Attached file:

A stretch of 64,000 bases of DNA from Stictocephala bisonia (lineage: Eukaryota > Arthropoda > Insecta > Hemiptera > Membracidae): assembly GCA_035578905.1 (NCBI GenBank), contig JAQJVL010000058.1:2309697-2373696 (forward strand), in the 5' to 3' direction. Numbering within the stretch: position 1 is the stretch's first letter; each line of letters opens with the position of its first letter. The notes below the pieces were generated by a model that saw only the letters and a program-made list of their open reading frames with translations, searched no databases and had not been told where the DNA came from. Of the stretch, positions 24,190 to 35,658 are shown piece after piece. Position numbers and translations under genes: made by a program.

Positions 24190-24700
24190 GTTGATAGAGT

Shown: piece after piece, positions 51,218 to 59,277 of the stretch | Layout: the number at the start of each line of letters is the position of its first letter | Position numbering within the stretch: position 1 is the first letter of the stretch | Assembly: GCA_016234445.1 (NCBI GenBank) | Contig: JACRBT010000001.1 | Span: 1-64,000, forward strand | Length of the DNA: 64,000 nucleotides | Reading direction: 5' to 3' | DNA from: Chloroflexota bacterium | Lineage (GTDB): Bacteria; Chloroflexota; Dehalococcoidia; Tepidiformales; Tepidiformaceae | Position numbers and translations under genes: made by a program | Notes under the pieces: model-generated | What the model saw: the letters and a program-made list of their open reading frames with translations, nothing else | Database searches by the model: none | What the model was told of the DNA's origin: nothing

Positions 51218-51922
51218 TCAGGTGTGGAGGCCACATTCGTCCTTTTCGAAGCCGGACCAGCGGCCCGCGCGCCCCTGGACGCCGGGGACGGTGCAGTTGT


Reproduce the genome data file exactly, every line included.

A stretch of 64,000 bases of DNA from Stictocephala bisonia (lineage: Eukaryota > Arthropoda > Insecta > Hemiptera > Membracidae): assembly GCA_035578905.1 (NCBI GenBank), contig JAQJVL010000058.1:2309697-2373696 (forward strand), in the 5' to 3' direction. Numbering within the stretch: position 1 is the stretch's first letter; each line of letters opens with the position of its first letter. The notes below the pieces were generated by a model that saw only the letters and a program-made list of their open reading frames with translations, searched no databases and had not been told where the DNA came from. Of the stretch, positions 24,190 to 35,658 are shown piece after piece. Position numbers and translations under genes: made by a program.

Positions 24190-24700
24190 GTTGATAGAGT

Shown: piece after piece, positions 51,218 to 59,277 of the stretch | Layout: the number at the start of each line of letters is the position of its first letter | Position numbering within the stretch: position 1 is the first letter of the stretch | Assembly: GCA_016234445.1 (NCBI GenBank) | Contig: JACRBT010000001.1 | Span: 1-64,000, forward strand | Length of the DNA: 64,000 nucleotides | Reading direction: 5' to 3' | DNA from: Chloroflexota bacterium | Lineage (GTDB): Bacteria; Chloroflexota; Dehalococcoidia; Tepidiformales; Tepidiformaceae | Position numbers and translations under genes: made by a program | Notes under the pieces: model-generated | What the model saw: the letters and a program-made list of their open reading frames with translations, nothing else | Database searches by the model: none | What the model was told of the DNA's origin: nothing

Positions 51218-51922
51218 TCAGGTGTGGAGGCCACATTCGTCCTTTTCGAAGCCGGACCAGCGGCCCGCGCGCCCCTGGACGCCGGGGACGGTGCAGTTGT